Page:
As well thought-out protocol can ensure that your research questions are addressed, and that the aims of your study are met. The questions below can provide a path to a well- constructed research protocol.
What is my research problem? The idea for a research protocol starts with a research problem, hypothesis or question. It is essential to demonstrate that the problem you have identified is significant enough to warrant investigation. It is prudent to review the literature to see if the research problem has been previously studied. Are there gaps in the literature? Is there any evidence to support or contradict your hypothesis? Does your study need to be done?
What is the purpose of the study? A review of the literature will enable you to refine your research questions into specific research hypotheses and articulate the purpose of your study.
What is the nature of the study? Once the purpose is defined, decide on your overall approach to answering your research questions. Planning to count frequencies of events (e.g., preferences for vanilla vs. chocolate) would lead to a quantitative type study design, whereas if you are trying to obtain a deeper understanding of a phenomenon, a qualitative interview with open ended questions would be more appropriate (e.g. Why do people like vanilla more than chocolate?).
Who will be the research population? Can you access the appropriate study participants who can answer your research questions? Are you investigating college students’ or 5th graders’ ice cream preferences?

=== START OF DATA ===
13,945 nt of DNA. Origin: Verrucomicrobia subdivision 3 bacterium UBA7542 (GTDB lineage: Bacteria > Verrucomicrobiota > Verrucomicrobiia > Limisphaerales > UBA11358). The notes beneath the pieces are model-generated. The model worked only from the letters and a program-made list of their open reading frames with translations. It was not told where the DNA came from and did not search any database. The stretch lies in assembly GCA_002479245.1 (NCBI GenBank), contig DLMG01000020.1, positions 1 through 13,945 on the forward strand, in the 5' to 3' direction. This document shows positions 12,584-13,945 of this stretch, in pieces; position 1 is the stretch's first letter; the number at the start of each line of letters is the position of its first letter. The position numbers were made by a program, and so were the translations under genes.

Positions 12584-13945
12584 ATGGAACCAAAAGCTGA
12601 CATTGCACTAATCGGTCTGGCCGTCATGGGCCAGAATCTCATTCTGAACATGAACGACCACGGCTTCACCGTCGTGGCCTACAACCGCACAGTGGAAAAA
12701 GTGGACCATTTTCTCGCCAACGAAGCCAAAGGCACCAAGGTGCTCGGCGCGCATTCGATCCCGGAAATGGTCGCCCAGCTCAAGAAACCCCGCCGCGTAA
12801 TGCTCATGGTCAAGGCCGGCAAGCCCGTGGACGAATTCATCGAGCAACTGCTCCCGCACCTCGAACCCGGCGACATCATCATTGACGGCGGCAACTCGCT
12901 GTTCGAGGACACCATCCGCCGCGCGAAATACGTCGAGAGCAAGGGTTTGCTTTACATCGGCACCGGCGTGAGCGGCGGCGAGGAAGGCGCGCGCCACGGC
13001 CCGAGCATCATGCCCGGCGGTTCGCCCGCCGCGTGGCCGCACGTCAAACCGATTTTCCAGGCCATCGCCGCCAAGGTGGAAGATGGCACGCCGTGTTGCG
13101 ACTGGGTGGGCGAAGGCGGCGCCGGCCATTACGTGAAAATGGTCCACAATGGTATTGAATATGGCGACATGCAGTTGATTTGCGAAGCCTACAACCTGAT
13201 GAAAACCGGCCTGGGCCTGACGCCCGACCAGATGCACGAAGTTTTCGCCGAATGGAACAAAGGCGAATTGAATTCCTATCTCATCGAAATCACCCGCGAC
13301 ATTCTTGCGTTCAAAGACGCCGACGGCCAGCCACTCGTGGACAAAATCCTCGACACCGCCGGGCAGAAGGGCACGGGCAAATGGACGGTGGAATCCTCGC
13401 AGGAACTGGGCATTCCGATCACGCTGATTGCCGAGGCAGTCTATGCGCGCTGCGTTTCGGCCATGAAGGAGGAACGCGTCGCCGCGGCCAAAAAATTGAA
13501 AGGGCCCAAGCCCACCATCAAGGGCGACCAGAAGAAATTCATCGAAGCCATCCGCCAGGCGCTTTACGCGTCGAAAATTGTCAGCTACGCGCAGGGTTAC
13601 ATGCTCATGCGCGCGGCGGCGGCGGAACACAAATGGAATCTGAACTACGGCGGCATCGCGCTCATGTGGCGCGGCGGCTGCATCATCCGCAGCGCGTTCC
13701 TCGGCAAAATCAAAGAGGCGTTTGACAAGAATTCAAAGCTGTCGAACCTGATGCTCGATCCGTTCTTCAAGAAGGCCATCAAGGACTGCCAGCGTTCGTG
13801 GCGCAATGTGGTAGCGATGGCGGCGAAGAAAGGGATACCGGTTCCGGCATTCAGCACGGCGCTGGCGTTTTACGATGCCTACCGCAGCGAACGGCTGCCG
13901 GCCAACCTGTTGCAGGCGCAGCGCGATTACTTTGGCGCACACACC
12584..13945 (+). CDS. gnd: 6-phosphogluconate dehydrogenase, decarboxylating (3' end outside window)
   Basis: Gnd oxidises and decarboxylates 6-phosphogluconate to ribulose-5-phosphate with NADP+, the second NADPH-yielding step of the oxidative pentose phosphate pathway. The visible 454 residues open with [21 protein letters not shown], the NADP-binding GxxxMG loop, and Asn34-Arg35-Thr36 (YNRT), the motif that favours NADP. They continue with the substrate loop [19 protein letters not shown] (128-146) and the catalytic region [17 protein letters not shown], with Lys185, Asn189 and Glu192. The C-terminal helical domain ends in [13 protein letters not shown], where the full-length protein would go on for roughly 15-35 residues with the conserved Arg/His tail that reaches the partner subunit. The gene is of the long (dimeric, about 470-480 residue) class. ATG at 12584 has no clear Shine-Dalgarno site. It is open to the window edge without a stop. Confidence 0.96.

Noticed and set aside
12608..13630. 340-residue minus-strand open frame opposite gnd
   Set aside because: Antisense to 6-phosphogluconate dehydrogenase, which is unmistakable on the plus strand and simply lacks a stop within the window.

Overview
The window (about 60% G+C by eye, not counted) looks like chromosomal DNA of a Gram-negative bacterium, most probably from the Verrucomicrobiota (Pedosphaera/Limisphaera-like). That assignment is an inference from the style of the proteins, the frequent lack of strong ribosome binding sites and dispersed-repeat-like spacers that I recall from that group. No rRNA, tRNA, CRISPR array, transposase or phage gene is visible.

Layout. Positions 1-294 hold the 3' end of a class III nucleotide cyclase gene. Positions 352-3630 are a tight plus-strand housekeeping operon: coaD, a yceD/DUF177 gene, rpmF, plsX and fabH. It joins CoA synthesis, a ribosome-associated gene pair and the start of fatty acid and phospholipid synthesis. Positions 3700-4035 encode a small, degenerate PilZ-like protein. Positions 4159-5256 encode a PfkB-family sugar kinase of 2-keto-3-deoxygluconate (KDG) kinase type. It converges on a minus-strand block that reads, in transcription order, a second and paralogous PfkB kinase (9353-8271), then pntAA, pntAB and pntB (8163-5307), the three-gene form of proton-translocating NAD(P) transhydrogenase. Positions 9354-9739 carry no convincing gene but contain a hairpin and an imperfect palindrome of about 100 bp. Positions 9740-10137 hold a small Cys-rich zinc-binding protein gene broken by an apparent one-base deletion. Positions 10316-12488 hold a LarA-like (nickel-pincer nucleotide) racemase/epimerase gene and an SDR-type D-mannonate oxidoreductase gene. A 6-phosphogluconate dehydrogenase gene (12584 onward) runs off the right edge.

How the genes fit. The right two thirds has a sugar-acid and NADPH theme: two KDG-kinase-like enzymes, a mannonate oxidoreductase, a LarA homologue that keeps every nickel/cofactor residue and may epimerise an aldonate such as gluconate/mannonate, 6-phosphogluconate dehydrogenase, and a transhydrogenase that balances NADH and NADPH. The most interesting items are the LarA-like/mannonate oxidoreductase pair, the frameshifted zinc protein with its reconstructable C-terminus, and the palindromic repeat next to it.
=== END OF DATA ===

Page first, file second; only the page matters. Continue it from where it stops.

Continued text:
Do your specific study procedures capture the necessary data that will answer your research questions? For example: Asking specific questions about the ice cream’s texture, sweetness and color can lead to why people prefer one flavor over another.
A structured outline can be useful in guiding the development of a protocol. Electronic protocol development tools are available, providing investigators with structured guidance for writing protocols that are complete and ready for IRB submission.
Written by Guest Writer Michael Belotto, MPH, CCRC, CCRA. Belotto is the director of the BRANY Institute for Research Education. He also serves as a research compliance expert responsible for auditing sites to ensure investigator and staff compliance with ethical and clinical guidelines and FDA regulations, and he serves on the BRANY IRB. He was a paramedic in the New York City Emergency Medical Service for 10 years and has seven years of experience in hospital administration. www.protocolbuilderpro.com
This article was reprinted from Volume 22, Issue 07, of The CenterWatch Monthly, an industry leading publication providing hard-hitting, authoritative business and financial coverage of the clinical research space. The Action Items section features short columns focusing on actionable or how-to advice from clinical trial professionals. To submit an Action Item, please contact email@example.com. Subscribe >>